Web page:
The clock will display (scrolling) an IP address, something like "". Connect to the WiFiChron's access point with your computer/laptop/tablet/phone and web-browse to that IP address, as shown in the screenshot below.

Use that page to configure your local access-point SSID and key.  You can also configure an optional SNTP host for synchronizing time and an optional RSS URL.  Fill in something like for the SNTP host or for the RSS URL.

Clicking on the "Submit" button will send the configuration to the WiFiChron system, which will write it into its eeprom. If you check "Activate" before submitting, the WiFiChron will immediately switch out of access-point mode and attempt to connect to the SSID/key that you've entered.  If you have problems, you can power-cycle the WiFiChron.  It will use whatever settings it has stored in eeprom.

(*) Although the "WiFiChron" network was detected, I could not connect to it from my Windows XP machine (acquiring network address takes forever and eventually fails). It worked much better with my Android tablet. This is the reason why the first screenshot above is from my XP machine and the second is from my tablet.

NOTE: The ESP8266 module must be taken out of the socket while uploading the sketch (since it's connected to Rx/Tx as well).

Tuesday, February 24, 2015

WiFiChron clock kit now available

Update Oct 8, 2015: The latest revision of the PCB (pictured here and here) has hardware support for XBee (which also covers GPSBee, WiFiBee and BTBee).

With this kit you build a clock like the one shown in the photos below.

There are two buying options:

1. use or make your own enclosure

 (US$47, free shipping to North America)

2. enclosure included (Serpac A20, transparent front panel, screws, back panel hand-drilled with 3 holes for buttons and rectangular opening for the USB connector)

 (US$61, free shipping to North America)

The kit includes the following electronic parts:

  • main PCB
  • display adapter PCB
  • ATmega328 with 8MHz bootloader, programmed with a clock sketch + 28-pin socket
  • 74HC595 shift register + 16-pin socket
  • HDSP-2534 8-character alphanumeric display + 4 x 6-pin machined headers
  • DS3231 + battery holder + CR1220 coin battery
  • LM1117 3V3 regulator
  • 3 x right angle push button
  • 5 x100nF capacitor
  • 3 x 10k resistor
  • 220uF (or so) electrolitic capacitor
  • 2 x 12-pin right angle male header
  • miniB USB connector
  • buzzer
Schematic and board layout are shown below.

The board supports other types of displays as well, through the use of adapters. So far, beside the HDSP-2534 coming with the kit, there are adapters for HDSP-231x and QDSP-6064 (the sketch is different for this one), shown below.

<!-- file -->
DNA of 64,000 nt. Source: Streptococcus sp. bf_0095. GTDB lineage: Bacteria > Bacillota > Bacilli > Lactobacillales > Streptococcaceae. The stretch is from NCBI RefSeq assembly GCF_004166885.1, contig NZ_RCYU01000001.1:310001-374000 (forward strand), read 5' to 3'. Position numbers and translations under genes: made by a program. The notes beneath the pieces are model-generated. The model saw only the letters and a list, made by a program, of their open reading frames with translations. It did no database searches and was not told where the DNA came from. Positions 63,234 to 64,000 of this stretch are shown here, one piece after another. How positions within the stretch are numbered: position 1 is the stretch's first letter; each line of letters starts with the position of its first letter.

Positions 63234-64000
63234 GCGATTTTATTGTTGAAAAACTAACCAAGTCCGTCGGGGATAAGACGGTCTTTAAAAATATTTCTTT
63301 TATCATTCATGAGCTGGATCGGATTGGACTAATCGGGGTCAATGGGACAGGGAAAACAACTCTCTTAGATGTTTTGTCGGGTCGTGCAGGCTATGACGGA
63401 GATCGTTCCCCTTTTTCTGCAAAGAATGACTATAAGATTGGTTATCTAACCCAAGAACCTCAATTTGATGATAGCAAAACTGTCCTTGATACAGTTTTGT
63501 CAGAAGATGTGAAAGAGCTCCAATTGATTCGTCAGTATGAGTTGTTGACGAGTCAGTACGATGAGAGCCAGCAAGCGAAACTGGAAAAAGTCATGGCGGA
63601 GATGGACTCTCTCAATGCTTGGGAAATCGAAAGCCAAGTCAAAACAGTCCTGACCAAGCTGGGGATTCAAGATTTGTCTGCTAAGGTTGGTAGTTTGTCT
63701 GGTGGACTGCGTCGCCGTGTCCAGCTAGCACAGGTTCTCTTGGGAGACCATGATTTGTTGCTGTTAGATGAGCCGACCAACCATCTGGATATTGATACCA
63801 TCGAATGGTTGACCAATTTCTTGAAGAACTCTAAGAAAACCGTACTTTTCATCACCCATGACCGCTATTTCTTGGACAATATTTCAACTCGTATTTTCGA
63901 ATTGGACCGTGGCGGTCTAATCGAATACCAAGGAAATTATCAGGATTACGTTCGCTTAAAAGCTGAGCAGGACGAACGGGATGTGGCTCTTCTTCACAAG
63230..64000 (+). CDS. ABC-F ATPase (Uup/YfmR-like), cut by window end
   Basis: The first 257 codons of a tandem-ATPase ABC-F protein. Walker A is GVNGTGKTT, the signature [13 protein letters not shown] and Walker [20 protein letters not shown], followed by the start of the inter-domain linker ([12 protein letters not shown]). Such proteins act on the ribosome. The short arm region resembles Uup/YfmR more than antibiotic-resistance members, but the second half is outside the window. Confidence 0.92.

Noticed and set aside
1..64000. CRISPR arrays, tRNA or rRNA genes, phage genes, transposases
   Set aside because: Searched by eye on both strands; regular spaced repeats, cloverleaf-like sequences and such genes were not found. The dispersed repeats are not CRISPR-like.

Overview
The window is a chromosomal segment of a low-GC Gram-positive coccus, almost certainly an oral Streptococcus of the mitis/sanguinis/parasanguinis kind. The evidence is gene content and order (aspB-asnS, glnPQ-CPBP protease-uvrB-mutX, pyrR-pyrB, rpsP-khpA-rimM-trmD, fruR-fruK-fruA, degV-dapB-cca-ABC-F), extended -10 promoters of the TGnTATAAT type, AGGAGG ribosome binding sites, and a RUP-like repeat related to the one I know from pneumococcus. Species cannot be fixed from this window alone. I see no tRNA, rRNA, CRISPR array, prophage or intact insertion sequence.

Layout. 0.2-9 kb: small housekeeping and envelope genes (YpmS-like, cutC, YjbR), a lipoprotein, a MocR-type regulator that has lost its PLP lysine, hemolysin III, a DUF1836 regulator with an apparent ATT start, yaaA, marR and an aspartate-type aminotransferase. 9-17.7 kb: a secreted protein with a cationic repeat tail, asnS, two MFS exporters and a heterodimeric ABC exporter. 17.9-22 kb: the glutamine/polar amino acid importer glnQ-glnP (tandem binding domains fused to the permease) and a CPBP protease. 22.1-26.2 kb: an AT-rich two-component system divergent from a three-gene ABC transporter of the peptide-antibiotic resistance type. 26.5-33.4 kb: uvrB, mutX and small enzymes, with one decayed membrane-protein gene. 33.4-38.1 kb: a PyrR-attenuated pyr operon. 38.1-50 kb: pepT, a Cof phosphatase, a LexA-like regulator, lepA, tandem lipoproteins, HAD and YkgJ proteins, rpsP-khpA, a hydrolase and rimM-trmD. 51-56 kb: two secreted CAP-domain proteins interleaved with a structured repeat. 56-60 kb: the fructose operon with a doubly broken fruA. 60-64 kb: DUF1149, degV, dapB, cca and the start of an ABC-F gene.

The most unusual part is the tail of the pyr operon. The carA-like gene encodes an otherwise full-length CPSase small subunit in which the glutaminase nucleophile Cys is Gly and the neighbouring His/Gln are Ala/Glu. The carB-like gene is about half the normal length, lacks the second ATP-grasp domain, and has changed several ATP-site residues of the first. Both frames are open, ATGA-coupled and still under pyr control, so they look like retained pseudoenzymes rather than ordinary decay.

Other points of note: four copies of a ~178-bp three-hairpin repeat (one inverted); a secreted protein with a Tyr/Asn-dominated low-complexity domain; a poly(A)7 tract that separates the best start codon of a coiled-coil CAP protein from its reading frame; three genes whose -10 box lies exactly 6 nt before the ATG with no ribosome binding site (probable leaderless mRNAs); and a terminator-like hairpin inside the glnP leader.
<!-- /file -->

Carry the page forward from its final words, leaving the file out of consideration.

Assembling the kit

Finding the right place for the components on the board should be straightforward, since the silkscreen shows their values and their orientation.
It is very important to pay attention to a few aspects:
  • the orientation of the DS3231: the key (pin 1) must be the top-right on the board (so that you'll see the marking on the chip upside-down);
  • solder the USB mini-B connector BEFORE the capacitors surrounding it, or otherwise you'll be forced to solder the USB's ground and Vcc pins (the 2 extreme pins among the 5) in a very cramped space;
The procedure to attach the display is as follows:
  • first insert the little adapter PCB all the way into the right-angle headers, then the headers themselves into the main PCB; solder the headers to the main board first, making sure that the small PCB adapter is perpendicular on the main board;
  • solder the display adapter PCB to the male headers, after it's inserted all the way, with the so the headers' pins stick out;
  • cut the sticking pins to the PCB level; at this point you have the adapter attached and connected (perpendicular) to the board, and you are ready to solder the HDSP-2534 display;
  • insert the machined headers into the HDSP-2534 display first, then insert the HDSP-2534 display with the attached machined pins into the adapter PCB until all pins are accessible on the other side;
  • solder the machined pins, on the side facing the main board (the bottom row is just underneath the main PCB, the top row is above the main PCB). In the end, it should look like in the photo below.

Then insert the display with the key (the "cut" corner) in the left bottom of the adapter.

As of Oct. 8, 2015, an HCMS-29xx adapter is available (shared on oshpark), for use with the "serial"  intelligent displays (as opposed to the "parallel" HDSP-2534 coming in the kit).